As I wrote recently, Australian PM Anthony Albanese just can’t get a winner. Nothing he does is working for him. Tax cuts, wage rises, handouts and all the traditional pork-barreling stuff is falling into open pockets and on closed ears.

Mostly because of his own ham-fisted political stupidity. Albo just keeps throwing his weight behind the worst causes. Whether it’s bolting out the gate with a racially divisive referendum nobody had talked about during the election campaign, or trying to pander to the worst anti-Semitic prejudices of Muslims and the left.

The latter has belted him right in the face this week, courtesy of a formerly obscure Muslim neophyte senator almost no one had heard of and even fewer voted for. Fatima Payman was the closest Australia has to a list MP, elected on a Labor party Senate ticket, with less than 1200 votes.

But, as Muslims in the West will, Payman has leveraged negligible numbers into grossly outsized influence.

Anthony Albanese heads into the parliamentary winter break with the government’s cost of living narrative completely evaporated by Fatima Payman’s dramatic resignation and an image of party in disarray.

The damage from this indulgent outbreak of identity politics can’t be underestimated.
Nothing has gone to script for Albanese this week. Nor last week, nor the previous parliamentary sitting period. And once again, it has been a failure of political management that has overshadowed its policy agenda.

The Australian

But if the defection is diabolical for the Labor Party, it’s an even grimmer portent for Australian politics at large. It signals, loud and clear, that the same aggressive Muslim politicking that has swept Britain, where Muslim enclaves-elected councillors are bellowing “Allahu Ackbar!” on the victory podium.

Fatima Payman’s resignation from the Labor Party opens a new chapter in Australian political history and contains a far more potent threat to Anthony Albanese than just the loss of one vote in the Senate.

It could also be the dawn of a new era in Australia of candidates forming a party based on faith, with the sole purpose of appealing to those of that faith.

With the chilling words of “stay tuned”, the renegade WA senator has put the Prime Minister and his government on notice of the likelihood of her providing the foundation stone for a new Muslim political movement based around a minor party or closely orchestrated independents […] she can now create a Muslim party targeted against Labor MPs.

The Australian

Not to mention Australia. Payman has the backing of shadowy group, The Muslim Vote, which appears to be linked to a British group of the same name, founded by a former leader of the UK chapter of widely banned jihadi terror-supporting group, Hizb ut-Tahrir. A Hizb ut-Tahrir-linked cleric, who publicly declared his “elation” over October 7, is involved with The Muslim Vote in Australia.

The Muslim Vote claims that it is “not a religious campaign but a political one”. Which obscures the fact that, in Islam, there is no functional difference between the two. Unlike Christianity, Islam has no tenet of separation of church and state. Quite the opposite: under orthodox Islamic teaching, “man’s laws” are entirely subordinate to Allah’s.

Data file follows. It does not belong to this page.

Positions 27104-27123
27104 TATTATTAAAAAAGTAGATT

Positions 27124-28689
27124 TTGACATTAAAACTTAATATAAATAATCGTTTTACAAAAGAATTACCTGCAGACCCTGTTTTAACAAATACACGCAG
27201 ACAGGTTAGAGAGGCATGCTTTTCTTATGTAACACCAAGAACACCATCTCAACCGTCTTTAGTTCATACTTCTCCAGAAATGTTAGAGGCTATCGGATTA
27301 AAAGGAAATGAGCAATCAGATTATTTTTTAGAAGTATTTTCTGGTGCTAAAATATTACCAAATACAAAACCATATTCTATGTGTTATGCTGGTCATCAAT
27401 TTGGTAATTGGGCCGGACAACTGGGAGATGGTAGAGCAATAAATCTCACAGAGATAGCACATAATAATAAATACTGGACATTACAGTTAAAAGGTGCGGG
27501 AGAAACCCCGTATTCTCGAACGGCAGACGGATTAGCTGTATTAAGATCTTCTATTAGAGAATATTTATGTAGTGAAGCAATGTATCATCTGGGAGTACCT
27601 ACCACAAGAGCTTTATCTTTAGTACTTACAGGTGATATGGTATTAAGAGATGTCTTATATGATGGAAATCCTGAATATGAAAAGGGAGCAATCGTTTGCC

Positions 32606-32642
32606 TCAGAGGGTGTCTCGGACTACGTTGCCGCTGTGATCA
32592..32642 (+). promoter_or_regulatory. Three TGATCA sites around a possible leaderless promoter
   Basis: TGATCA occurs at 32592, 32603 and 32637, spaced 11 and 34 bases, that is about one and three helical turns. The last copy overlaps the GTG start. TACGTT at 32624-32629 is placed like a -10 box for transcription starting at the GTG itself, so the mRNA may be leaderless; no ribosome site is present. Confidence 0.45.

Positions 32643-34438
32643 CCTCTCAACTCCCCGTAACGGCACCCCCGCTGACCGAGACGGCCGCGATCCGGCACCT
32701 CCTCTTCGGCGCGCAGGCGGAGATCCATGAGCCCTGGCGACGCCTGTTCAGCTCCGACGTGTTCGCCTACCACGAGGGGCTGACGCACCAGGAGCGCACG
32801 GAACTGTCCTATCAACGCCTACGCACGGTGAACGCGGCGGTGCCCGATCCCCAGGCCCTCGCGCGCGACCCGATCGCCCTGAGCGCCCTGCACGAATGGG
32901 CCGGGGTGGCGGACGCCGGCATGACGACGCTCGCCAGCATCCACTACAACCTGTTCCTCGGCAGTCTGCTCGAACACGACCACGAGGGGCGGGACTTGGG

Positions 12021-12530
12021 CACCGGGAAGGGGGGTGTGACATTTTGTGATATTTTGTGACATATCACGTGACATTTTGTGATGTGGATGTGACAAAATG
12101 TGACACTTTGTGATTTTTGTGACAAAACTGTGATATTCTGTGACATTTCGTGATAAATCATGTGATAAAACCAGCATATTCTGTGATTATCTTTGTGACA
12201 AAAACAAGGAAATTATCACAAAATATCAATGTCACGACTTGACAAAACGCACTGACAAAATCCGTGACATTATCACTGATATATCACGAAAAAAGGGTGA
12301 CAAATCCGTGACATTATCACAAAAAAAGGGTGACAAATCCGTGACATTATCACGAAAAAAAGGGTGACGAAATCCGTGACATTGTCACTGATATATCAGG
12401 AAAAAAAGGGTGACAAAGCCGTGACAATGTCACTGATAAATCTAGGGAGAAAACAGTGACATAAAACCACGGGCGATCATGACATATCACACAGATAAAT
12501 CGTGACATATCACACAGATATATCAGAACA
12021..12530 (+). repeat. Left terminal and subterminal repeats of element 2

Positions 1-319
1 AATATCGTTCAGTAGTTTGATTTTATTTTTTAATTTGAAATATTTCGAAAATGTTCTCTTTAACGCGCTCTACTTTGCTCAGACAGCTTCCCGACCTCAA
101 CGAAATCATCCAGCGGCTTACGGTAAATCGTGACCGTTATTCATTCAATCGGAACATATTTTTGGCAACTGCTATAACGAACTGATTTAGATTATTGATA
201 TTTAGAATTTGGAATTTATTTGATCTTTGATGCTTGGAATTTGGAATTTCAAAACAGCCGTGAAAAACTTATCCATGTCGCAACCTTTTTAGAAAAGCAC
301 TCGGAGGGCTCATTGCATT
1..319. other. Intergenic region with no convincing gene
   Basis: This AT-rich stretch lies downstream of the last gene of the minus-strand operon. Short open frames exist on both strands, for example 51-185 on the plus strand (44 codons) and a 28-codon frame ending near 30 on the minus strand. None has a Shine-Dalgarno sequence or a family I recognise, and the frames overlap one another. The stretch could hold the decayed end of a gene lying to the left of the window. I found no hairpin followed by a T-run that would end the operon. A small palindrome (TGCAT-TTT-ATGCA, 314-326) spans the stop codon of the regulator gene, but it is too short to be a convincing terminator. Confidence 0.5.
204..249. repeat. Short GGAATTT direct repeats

The seismic fault Labor have helped open in Australia cannot be overestimated.

All because Labor, even more than the rest of the political class, is too self-indulgently determined to put its own lunatic ideological obsessions ahead of the national interest.

Payman’s defection has exposed the internal decay at the heart of the party and its industrial wing.

Instead of moving more toward the centre, it has allowed and even encouraged a preselection process that promotes identity politics and embraces a woke-based lens through which to view the remodelling of the representative wing.

As Labor’s own 2019 election post-mortem concluded, Labor has assiduously alienated “vulnerable workers living in outer-metropolitan, regional and rural Australia”. These are voters who are struggling through a politically induced cost-of-living crisis.

“Indeed, they are often resentful of the attention progressive political parties give at their expense to minority groups and to what is nowadays called identity politics.”

The Australian

Yet, pandering to minority groups has been Albanese’s main political compass, even more than overseas travel. His first announcement the morning after the election was the deeply unpopular, racially divisive Voice referendum. Albanese has been weak and vacillating in the face of a wave of anti-Semitism unleashed after October 7.

And even weaker in the face of the aggressively-grooming rainbow lobby. Working-class parents, hearing their children come home from school parroting what woke teachers told them – girls can have penises, how to have anal sex, Australia is “genocidal” – are furious. So are Christian voters, including many staunchly Christian first-generation migrants (traditionally Labor voters).

Albanese is not just damaging Labor’s “brand”, he’s wrecking the country.

And he’s too thick to even comprehend what he’s done.

Punk rock philosopher. Liberalist contrarian. Grumpy old bastard. I grew up in a generational-Labor-voting family. I kept the faith long after the political left had abandoned it. In the last decade...